Volltext: Elements of Physiology

in some instances curly, and in others straight. The most common 
varieties arising in this way from internal causes, are the fair and the 
dark haired. Fair persons are occasionally met with amongst'races for 
the most part characterised by black hair,—for example, amongst the 
Mongolians: and Dr. Prichard adduces several examples of fair-com- 
plexioned negroes who were not albinos. 
It is true that these varieties are chiefly due to the parents being individuals of dif¬ 
ferent complexions, and to the characteristics sometimes of one and sometimes of the 
other being predominant in the offspring. But even when the parents have the same 
complexion, a certain variety of forms and internal properties may present itself in the 
offspring. In consequence of the mingling of these different varieties in marriage, 
their peculiarities are not preserved, and are not propagated as constant fixed types. 
It is easy to conceive the conditions which must be combined in order, independently 
of climate, food, and locality, to convert these accidental varieties into persistent types. 
The longer individuals of the same stock continue to unite in marriage, without foreign 
admixture, the longer will the type to which they belong be preserved. In this way, 
and independently of all external influences, a race will be formed. Sometimes when 
the type has become fixed through a series of generations in the members of a family, 
even the admixture of a foreign type is not sufficient to efface the fixed characters of 
the family, and the foreign element becomes lost in the older fixed type. Hence we 
see in many royal families that in spite of their union by marriage with other houses, 
the type of the family features is in a remarkable way preserved and transmitted from 
generation to generation,—as, for example, in the Bourbon family, and equally in many 
princely houses in Germany. It was previously shown how one family, being iso¬ 
lated by the intermarrying of its members exclusively with each other, might produce 
a nation or tribe with general distinguishing characters. History teaches us how the 
national type once formed is preserved in spite of individual variations through thou¬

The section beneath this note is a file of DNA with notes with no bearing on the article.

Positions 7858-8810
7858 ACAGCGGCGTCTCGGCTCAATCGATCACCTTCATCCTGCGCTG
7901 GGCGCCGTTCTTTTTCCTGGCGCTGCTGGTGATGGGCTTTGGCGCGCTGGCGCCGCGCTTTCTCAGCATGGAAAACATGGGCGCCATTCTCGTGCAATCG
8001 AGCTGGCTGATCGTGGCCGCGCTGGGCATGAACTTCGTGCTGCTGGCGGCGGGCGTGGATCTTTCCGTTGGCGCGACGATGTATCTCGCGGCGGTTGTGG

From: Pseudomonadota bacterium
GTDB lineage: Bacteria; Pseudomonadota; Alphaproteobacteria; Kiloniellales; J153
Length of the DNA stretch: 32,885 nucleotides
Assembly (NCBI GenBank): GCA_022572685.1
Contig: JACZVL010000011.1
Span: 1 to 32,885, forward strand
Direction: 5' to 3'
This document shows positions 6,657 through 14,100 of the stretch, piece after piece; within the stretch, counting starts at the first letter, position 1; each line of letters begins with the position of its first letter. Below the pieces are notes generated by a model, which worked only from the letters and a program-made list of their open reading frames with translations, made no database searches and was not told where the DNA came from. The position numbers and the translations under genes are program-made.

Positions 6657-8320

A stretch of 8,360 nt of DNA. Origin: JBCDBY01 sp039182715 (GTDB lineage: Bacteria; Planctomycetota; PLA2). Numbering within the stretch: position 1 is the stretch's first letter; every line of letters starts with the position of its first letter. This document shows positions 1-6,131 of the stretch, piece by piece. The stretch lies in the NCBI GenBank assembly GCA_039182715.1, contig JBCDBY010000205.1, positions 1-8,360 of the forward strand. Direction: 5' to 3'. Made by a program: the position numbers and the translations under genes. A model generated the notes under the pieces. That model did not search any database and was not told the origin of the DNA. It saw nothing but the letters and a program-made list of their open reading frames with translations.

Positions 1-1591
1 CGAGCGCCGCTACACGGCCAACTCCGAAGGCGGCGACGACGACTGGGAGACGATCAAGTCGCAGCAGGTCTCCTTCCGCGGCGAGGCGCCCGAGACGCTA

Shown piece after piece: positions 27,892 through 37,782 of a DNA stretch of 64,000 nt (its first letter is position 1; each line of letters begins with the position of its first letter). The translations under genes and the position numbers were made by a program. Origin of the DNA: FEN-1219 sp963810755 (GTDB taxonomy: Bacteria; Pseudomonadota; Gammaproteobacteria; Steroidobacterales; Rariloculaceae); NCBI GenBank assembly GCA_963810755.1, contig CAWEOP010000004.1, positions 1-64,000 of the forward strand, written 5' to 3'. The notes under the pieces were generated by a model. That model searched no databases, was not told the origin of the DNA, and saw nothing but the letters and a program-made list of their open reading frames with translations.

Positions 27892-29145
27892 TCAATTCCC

sands of years, and that, except when modified by admixture with other types, it is 
maintained unchanged, as in the case of the Jews, even in the most varied climates 
which produce their peculiar modifications of form and complexion. 
The propagation of like with like is, however, capable of perpetuating, not merely 
a physical type forming one of the varieties of a species, but also the faculty which 
individuals acquire by education. The peculiar properties of the hound, the shep¬ 
herd’s dog, and the watch-dog, for example, are all comprehended in the general notion 
of the species; and it is probable that in the brood of a single wild dog, or in the gene¬ 
rations descended from this brood, through the inherent tendency of the species to the 
production of varieties, individuals occur which, when tamed, discover very different 
talents,—the one being more adapted for the chase, another for tending of sheep, and 
a third for keeping watch or guarding property. But the education and rearing of the 
dogs with the requisite endowments for the purposes mentioned, cause the faculties thus 
improved or acquired to be transmitted to succeeding generations, when this object is 
provided for by the pairing of males and females with similar endowments. 
Varieties of species are also produced by external influences; and the longer the 
action of these causes is continued, the more constant does the particular variety 
become, and the more does it acquire the character of a type. To these external 
causes belong the climates or zones in which the animals live. The warmth or cold¬ 
ness of the climate has an especial influence on the fur or hairy coat of animals. 
Most animals, as is well known, have two kinds of hair in their coat,—namely, long 
and stiff hairs, and between these a shorter, curly, woolly hair. Now, the further a 
sheep is carried towards the north, the more equal does the proportion of the two kinds 
of hair in the coat become; while in sheep living in southern countries the woolly hair 
increases in quantity at the expense of the stiffer, longer hair. This is exemplified in 
the merino sheep inhabiting the mountains of Spain. Climate modifies also the 
“habitus” and size of animals. Cattle transported from the temperate zones of 
Europe,—for example, from Holland or England to the East Indies,—are said to 
become considerably smaller in their succeeding generations.* On the other hand, 
the skin of the cattle carried to South America has in a series of generations gradually 
become so much changed in its properties, that the Brazilian hides now supply the 
* See Sturm, Über Raeen, Kreuzung, und Veredlung der landwirthschaftliclien Hausthiere. 
Elberfeld, 1825, p. 54.


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